There was a bowl of apples, too. I’d need those for my horse.

“A stale loaf. Some apples? It isn’t enough, Haytham. At least go back to the town for supplies.”

“No time, Reginald,” I said. “And, anyway, the chase will be short. He only has a short head start and he doesn’t know he’s being pursued. With any luck I can catch him before I have need of supplies.”

“We can collect food on the way. I can help you.”

But I stopped him. I was going alone, I said, and before he could argue I’d mounted my steed and taken her in the direction I’d seen the pointy-eared man go, my hopes high I could catch him shortly.

They were dashed. I rode hard, but in the end the dark drew in; it had become too dangerous to continue and I risked injuring my horse. In any case, she was exhausted, so reluctantly I decided to stop and let her rest for a few hours.

And as I sit here writing, I wonder why, after all the years of Reginald’s being like a father to me, a mentor, a tutor and guide—why did I decide to ride out alone? And why did I keep from him what I’d discovered about Father?

Have I changed? Has he changed? Or is it that the bond we once shared has changed?

The temperature has dropped. My steed—and it seems only right that I should give her a name and so, in honour of the way she’s already starting to nuzzle me when in need of an apple, I’ve called her Scratch—lies nearby, her eyes closed, and seems content, and I write in my journal.

I think about what Reginald and I talked of. I wonder if he’s right to question the man I have become.

15 JULY 1747

I rose early in the morning, as soon as it was light, raked over the dying coals of my fire and mounted Scratch.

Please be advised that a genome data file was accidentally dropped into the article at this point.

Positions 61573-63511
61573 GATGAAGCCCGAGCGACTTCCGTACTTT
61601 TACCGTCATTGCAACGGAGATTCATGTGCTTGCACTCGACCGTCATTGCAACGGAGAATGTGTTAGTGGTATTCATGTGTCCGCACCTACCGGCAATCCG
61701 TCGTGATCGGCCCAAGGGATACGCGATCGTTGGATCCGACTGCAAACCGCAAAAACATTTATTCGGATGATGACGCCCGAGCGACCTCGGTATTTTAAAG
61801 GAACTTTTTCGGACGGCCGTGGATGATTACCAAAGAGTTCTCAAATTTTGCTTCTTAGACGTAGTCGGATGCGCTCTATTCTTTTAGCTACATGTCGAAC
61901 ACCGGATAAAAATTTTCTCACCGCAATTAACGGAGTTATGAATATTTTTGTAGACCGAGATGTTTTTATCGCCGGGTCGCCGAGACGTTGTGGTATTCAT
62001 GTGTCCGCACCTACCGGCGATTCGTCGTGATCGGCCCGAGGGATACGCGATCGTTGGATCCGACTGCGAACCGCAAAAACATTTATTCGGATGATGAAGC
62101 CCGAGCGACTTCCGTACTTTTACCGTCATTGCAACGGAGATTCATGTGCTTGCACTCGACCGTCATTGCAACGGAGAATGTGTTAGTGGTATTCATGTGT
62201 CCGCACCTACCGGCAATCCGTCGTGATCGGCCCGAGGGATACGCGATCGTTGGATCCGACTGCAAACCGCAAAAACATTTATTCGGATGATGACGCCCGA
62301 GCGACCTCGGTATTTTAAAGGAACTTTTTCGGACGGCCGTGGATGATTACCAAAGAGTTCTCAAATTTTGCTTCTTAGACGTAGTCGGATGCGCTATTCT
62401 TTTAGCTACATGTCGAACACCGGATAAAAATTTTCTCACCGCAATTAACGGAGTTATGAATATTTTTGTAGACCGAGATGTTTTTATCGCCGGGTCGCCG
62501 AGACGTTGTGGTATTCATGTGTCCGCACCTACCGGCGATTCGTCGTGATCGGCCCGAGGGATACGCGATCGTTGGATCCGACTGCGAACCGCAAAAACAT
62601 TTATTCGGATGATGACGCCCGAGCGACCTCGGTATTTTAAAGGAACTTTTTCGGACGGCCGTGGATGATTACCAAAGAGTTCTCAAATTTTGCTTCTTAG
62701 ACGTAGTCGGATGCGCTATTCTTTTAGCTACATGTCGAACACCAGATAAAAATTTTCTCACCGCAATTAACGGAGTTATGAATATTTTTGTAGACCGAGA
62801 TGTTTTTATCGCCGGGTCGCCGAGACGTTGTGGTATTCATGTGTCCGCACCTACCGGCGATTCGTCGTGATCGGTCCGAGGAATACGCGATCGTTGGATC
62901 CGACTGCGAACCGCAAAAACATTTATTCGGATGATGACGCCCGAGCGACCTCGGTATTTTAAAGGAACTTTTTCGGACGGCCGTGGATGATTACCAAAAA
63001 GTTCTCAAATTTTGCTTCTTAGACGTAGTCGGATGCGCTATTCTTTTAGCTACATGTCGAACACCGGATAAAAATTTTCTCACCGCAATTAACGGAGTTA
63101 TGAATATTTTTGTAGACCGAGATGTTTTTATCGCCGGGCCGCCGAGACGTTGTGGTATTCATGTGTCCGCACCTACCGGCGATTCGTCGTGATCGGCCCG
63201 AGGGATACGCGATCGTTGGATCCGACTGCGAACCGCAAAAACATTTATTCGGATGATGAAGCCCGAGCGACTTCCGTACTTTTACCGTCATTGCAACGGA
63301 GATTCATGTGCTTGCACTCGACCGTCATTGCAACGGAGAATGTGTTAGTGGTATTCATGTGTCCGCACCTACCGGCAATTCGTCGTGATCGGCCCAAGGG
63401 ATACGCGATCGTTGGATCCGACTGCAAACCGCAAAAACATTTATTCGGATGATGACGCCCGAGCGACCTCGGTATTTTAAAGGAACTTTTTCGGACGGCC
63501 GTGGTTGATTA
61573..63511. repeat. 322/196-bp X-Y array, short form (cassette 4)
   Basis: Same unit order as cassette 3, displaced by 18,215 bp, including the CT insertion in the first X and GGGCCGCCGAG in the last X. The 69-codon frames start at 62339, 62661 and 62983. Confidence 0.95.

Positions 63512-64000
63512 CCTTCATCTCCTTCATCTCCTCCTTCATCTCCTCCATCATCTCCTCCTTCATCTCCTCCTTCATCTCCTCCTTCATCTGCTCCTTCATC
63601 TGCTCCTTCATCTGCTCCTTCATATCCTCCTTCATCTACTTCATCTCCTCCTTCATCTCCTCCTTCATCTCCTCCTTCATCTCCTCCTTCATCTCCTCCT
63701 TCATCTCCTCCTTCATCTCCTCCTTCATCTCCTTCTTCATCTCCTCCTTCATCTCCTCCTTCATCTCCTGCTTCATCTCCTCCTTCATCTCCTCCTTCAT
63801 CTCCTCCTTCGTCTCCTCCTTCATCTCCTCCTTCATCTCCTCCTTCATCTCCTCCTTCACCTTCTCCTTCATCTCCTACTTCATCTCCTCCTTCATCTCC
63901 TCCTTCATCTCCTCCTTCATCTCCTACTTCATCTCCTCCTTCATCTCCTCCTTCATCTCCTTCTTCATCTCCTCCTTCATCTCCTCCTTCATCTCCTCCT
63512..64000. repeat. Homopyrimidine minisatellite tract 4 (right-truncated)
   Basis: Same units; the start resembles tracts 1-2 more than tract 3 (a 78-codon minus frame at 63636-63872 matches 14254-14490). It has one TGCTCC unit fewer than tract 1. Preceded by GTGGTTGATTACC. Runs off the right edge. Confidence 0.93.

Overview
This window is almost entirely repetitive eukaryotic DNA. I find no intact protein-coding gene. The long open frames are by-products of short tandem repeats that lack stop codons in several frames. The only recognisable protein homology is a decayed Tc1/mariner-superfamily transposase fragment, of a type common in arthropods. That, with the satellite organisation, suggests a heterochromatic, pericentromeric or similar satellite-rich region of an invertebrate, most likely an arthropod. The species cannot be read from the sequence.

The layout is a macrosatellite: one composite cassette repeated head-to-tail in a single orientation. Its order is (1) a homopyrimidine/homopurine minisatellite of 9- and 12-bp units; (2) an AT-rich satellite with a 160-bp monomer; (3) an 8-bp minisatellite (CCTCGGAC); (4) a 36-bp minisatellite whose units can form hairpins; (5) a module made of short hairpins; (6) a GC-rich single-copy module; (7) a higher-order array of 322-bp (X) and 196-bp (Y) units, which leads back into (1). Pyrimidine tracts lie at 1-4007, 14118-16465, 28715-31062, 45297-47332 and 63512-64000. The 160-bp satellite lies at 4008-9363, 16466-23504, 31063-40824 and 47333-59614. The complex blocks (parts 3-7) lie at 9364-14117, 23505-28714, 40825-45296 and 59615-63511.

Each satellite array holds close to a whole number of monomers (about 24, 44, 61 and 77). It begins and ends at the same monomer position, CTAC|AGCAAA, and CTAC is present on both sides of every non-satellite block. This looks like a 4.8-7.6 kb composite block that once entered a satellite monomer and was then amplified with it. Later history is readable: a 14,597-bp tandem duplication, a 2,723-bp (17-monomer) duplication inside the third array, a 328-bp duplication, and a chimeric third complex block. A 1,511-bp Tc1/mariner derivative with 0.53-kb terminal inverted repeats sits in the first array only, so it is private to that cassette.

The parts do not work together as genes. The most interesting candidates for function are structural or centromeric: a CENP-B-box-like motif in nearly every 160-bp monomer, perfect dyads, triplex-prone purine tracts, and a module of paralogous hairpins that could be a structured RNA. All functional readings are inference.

The chase continued. As I rode I mulled over the possibilities. Why had Pointy-Ears and the knifeman gone their separate ways? Were they both intending to journey to the Dutch Republic and join Braddock? Would Pointy-Ears be expecting his confederate to catch him up?

I had no way of knowing. I could only hope that, whatever their plans, the man ahead of me had no idea I was in pursuit.

But if he didn’t—and how could he?—then why wasn’t I catching him?

And I rode fast but steadily, aware that coming upon him too quickly would be just as disastrous as not catching him at all.

After about three-quarters of an hour I came upon a spot where he had rested. If I’d pushed Scratch longer, would I have disturbed him, taken him by surprise? I knelt to feel the dying warmth of his fire. To my left, Scratch nuzzled something on the ground, a bit of discarded sausage, and my stomach rumbled. Reginald had been right. My prey was much better equipped for the journey than I was, with my half a loaf of bread and apples. I cursed myself for not going through the saddlebags of his companion.

“Come on, Scratch,” I said. “Come on, girl.”

For the rest of the day I rode, and the only time I even slowed down was when I retrieved the spyglass from my pocket and scanned the horizon, looking for signs of my quarry. He remained ahead of me. Frustratingly ahead of me. All day. Until, as light began to fade I started becoming concerned I had lost him altogether. I could only hope I was right about his destination.